I have come to fall in love with teaching in Catholic schools. What are YOU in love with?...

"Nothing is more practical than finding God, that is, than falling in love in a quite absolute, final way. What you are in love with, what seizes your imagination, will affect everything. It will decide what will get you out of bed in the morning, what you will do with your evenings, how you will spend your weekends, what you read, who you know, what breaks your heart, and what amazes you with joy and gratitude. Fall in love, stay in love, and it will decide everything." - Pedro Arrupe

Friday, June 20, 2014

A Quick Book Talk

With the idea of teaching reading (& writing) finally a reality for me next year, I've taken the opportunity to read some teen novels - yes, even more so than usual...

1. Before I Fall (Lauren Oliver) - Groundhog Day + High School Musical + Tuck Everlasting = this book. I think that's a pretty fair mix. The main character gets into a car accident (in the first chapter - don't worry, it's not a spoiler alert) and spends the rest of the book figuring out what she needs to do to make good. She basically relives the same day 7 times, getting her epiphany/a-ha moment as she awakes the final day. At first I was put off because it seemed to glamorize popularity, underage drinking, sex, drugs, skipping classes, etc...but as the story progresses, the main character comes to realize that these things aren't all they are cracked up to be. I was pretty satisfied with how all these topics were handled, and I would highly recommend it for any high school student (or adult for that matter). You only live once...so make it count.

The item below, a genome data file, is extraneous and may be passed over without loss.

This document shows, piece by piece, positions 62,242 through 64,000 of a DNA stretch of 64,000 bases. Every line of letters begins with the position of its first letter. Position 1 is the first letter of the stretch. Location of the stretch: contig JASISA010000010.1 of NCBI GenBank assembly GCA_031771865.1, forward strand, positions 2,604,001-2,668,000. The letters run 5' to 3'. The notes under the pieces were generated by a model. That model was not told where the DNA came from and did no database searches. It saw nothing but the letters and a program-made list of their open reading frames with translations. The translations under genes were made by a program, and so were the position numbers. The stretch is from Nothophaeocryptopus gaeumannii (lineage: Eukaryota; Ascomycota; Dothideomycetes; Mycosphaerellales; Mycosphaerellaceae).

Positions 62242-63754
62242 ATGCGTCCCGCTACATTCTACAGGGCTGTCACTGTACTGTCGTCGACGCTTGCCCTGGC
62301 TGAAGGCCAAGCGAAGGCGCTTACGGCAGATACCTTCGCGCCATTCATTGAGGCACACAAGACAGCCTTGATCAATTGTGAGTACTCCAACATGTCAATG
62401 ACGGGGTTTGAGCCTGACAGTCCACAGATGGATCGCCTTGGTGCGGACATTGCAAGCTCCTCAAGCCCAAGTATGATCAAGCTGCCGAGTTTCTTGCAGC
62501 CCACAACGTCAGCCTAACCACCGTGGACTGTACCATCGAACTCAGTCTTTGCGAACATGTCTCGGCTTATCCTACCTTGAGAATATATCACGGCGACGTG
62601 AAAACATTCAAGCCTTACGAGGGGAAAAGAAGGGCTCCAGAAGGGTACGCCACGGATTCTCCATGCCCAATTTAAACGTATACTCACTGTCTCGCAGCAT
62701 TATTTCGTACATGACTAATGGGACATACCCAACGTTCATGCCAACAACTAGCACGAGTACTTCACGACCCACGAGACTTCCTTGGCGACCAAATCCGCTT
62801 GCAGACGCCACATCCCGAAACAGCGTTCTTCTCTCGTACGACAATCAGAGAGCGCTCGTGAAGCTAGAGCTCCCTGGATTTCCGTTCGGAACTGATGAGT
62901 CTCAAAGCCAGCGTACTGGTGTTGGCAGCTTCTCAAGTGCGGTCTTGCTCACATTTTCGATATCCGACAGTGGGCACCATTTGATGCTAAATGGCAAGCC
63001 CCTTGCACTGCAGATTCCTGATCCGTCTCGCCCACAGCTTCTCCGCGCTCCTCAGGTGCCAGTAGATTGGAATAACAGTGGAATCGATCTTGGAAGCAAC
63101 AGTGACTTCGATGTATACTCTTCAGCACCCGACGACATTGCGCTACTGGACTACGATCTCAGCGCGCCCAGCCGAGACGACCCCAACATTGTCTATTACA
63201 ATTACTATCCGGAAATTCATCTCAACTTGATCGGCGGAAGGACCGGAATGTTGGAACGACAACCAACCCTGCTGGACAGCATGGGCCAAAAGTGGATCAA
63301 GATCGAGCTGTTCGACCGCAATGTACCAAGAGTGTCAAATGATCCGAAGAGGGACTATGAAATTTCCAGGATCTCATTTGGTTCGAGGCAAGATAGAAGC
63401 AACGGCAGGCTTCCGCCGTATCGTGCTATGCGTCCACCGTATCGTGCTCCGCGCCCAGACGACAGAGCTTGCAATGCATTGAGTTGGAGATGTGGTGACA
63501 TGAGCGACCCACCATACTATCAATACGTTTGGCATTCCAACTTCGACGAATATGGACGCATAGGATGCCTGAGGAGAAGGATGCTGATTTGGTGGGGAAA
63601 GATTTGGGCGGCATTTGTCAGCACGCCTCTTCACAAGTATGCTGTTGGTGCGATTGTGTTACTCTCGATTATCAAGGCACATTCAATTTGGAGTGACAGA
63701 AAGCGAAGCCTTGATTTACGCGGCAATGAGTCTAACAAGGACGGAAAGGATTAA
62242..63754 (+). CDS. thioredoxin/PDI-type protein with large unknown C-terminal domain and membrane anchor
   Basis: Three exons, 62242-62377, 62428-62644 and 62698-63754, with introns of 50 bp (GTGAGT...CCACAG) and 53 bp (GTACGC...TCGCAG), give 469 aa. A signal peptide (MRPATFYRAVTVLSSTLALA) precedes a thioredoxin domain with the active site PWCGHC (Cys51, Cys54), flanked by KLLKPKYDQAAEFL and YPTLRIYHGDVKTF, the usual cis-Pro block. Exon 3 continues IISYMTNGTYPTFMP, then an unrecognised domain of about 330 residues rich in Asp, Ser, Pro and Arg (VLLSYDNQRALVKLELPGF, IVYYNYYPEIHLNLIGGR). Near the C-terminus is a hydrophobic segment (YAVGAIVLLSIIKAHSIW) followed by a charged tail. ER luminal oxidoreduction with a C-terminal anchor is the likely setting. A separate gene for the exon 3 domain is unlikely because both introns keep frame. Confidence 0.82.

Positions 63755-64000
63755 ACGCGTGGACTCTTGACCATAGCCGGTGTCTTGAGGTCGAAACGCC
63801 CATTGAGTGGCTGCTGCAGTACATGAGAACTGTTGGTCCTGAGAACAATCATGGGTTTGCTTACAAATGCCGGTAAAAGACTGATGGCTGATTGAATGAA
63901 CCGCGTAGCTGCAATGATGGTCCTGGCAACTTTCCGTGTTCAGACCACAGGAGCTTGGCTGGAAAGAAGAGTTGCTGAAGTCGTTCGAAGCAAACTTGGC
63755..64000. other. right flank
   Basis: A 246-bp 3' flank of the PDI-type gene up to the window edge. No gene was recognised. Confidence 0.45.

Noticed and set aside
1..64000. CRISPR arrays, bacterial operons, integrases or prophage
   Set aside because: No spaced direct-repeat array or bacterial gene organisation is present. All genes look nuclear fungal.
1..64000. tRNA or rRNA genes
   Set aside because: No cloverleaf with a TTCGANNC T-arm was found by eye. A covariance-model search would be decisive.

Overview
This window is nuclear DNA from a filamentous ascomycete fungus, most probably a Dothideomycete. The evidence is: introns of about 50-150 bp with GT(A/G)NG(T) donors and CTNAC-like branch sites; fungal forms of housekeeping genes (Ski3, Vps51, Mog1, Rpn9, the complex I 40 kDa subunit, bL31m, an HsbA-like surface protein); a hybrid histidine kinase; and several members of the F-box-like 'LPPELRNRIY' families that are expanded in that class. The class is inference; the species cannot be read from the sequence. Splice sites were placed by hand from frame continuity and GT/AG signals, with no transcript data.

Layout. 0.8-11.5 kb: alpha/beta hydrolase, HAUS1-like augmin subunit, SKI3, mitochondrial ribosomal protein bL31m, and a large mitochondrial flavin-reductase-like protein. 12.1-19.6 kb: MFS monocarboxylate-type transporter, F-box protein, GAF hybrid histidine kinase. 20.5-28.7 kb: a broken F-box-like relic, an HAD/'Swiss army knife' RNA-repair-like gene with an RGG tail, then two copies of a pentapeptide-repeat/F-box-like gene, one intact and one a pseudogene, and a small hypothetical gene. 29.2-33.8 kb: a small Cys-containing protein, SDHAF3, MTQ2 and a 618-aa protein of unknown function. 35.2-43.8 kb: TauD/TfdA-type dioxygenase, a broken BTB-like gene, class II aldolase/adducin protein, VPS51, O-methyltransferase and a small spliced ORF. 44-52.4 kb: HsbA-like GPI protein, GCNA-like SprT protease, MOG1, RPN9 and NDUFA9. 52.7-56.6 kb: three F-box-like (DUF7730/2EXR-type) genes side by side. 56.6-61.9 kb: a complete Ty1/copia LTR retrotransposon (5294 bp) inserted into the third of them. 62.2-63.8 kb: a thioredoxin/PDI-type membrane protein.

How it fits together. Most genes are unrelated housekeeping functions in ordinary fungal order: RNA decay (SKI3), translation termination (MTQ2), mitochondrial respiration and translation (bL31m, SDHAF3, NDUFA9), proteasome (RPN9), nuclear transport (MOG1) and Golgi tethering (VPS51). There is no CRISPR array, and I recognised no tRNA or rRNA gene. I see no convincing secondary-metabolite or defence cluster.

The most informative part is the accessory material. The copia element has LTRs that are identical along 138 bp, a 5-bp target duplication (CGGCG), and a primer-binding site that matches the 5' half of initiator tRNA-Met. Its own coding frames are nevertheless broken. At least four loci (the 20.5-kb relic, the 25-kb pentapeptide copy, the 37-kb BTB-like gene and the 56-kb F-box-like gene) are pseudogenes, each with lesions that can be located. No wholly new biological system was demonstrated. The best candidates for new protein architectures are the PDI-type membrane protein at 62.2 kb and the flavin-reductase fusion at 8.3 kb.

2. No Place (Todd Strasser) - Homelessness. Taboo topic. Not so, my friend. This book presents this issue in a very approachable and able-to-understand way. It tells the story of a (white) high school senior who is preparing next year for a full baseball scholarship to Rice University. He's a pretty popular guy, complete with a beautiful girlfriend and a number of pals. However, both of his parents come on hard times with their jobs, and they find themselves moving in with his uncle's family. But that doesn't quite work out, so they move to a tent city, Dignityville, where he meets a girl from his school and finds himself in a situation that is pretty uncomfortable. Issues are presented from both sides - the pros and cons of a more permanent homeless establishment. I think this book would be a great way to brace homelessness with high school students, especially within the context of teaching social justice or Catholic Social Teaching. There's quite a bit of truth to what was stated in the book, and I think anyone would do well to use this book as a starting place for becoming more informed about homelessness.

Happy Reading!

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